Going up to town from Seaford is relatively easy, letting the train take the strain, assuming there arte any running of course. There are Supposedly three direct trains a day though in this rapidly becoming a third world country they rarely appear. If they do the last of these gets in to town at 10.00. As my meeting wasn’t until mid afternoon I thought I would pop into the Tate and get a ‘fix’ of some art to feed my addiction. Not the modern bit, which seems to me to be mainly froth, but the Tate Britain, the original Tate that I first visited in 1967. My train arrives in Victoria, so it is a simple trip to Pimlico tube and a brief walk to the Atterbury Street entrance.
The old military hospital is now Chelsea School of Art its open parade ground area made for sculpture but seemingly used just as a walk through for pedestrians. The line of London plane trees along John Islip street at the back of the Tate gave some striking images, almost monochromatic, but relieved by gleams of the gold and eau de nil colouring of new bark. Their branches drew graphic pictures against the sky, looking like knobkerries where they had been pollarded.
The Tate has followed various foibles of various Keepers through deep green walls etc., but the latest incarnation for the first time respects the original building, and the architect and interior designer have allowed it to speak, holding their egos in check with quite splendid results. This is a lovely building and the subtle paint colours used allow its’ form to sing, whilst the modern alterations don’t hide but are done with great sensitivity yet power. The results are a delight, maybe because arriving at ten I was ahead of the rush, because the building seemed peculiarly empty – but then most tourists these days seem to go to Tate Modern, which has always seemed to me to be a lot of space with little art in it.
Tate Britain has rehung the shows chronologically and the refurbished galleries have brass dates laid into their new floors, each gallery spanning a defined time line , making it easy to find (for example) the art of the sixties . Here is the work of John Hoyland, who I worked for as a studio assistant ‘back in the day’ hung opposite a Richard ‘Dick’ Smith which my fellow student Phil also may have worked on when he in turn was his studio assistant. My main memory of Hoyland was of his bitchy insecurity which led to a constant dribble of scathing put-down comments on his contemporaries which eventually drove me away.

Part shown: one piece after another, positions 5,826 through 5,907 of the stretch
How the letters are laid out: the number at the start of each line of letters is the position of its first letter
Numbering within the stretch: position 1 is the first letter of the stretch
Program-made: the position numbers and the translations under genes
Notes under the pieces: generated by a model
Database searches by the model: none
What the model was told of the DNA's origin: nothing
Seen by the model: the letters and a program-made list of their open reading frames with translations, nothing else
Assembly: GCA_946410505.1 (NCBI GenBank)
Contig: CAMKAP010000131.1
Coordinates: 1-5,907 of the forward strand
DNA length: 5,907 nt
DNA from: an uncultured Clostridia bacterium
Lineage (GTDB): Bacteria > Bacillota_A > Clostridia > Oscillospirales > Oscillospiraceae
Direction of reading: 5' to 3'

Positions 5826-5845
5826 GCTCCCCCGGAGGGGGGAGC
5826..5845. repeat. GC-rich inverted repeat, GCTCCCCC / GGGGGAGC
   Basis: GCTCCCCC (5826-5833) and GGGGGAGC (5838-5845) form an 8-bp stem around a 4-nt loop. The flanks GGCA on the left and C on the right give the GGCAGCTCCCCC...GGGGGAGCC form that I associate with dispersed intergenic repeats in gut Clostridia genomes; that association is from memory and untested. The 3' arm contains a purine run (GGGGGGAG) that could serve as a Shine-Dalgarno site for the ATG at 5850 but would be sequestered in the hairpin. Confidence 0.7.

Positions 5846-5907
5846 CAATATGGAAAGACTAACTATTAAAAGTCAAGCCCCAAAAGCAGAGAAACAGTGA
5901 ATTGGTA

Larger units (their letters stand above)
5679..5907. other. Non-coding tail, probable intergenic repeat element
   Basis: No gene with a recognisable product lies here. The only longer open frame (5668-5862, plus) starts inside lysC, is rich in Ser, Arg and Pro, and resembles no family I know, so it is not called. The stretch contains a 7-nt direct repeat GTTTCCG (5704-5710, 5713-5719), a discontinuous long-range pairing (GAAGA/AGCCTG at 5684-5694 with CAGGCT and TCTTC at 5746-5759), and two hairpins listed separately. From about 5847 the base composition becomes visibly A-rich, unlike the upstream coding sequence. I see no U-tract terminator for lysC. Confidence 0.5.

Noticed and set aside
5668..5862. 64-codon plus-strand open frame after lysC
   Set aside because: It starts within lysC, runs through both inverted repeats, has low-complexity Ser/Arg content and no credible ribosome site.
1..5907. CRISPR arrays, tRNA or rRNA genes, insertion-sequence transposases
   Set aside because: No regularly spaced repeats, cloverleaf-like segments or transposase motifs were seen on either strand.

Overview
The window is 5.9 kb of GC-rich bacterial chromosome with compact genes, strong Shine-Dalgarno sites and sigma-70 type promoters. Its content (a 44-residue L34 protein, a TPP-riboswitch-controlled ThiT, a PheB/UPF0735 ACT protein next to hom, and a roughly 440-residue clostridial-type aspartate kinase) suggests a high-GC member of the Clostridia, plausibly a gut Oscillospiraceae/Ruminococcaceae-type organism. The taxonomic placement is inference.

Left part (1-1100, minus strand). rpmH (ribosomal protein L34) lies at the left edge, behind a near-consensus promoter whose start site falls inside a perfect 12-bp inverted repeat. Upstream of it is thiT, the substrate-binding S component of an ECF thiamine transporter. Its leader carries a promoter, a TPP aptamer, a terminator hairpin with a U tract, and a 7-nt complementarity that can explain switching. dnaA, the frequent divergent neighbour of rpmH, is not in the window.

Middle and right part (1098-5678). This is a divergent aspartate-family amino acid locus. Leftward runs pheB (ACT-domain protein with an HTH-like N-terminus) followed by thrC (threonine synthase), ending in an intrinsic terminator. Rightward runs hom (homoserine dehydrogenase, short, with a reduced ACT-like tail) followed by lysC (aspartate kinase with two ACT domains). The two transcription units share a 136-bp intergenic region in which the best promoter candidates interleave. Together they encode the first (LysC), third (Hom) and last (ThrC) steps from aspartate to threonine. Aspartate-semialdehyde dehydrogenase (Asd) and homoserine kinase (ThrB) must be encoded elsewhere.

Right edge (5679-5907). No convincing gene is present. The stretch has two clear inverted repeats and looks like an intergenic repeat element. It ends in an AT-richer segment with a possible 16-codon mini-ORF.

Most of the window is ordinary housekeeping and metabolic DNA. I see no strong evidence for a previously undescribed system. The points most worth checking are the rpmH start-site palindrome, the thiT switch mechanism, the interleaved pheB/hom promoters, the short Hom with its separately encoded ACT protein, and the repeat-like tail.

Inside the temporary exhibition space currently was a show by Richard Deacon. Full of joi de vivre, the show put a smile on my face, his skilfully crafted sculptures looking like three-dimensional drawings, the exuberant but calculated handling of materials writhing sinuously through the spaces. A show well worth the visit.
I walked to my meeting along the Thames, delighting in London. A change of landscape, more correctly a brief switch from seascapes to townscapes helping to recharge my enthusiasm, drained by a week of much writing and wrestling with technical problems in the studio. I wait for the weather to improve so I can get out with a sketch book assuming fitness returns fully.
In South Africa I used to stay up the West Coast in a cottage that can be rented, in the waters close by with dolphins cavorting, the occasional whale and the house full of the sound of the sea, a sound that has supplanted the noise of London traffic as a background noise for me in Seaford. Unfortunately my illness over the last two years means I stay in Seaford, but the studio intensity will be maintained. shows are lined up and the work is at an exciting stage, which you can follow both on twitter and Facebook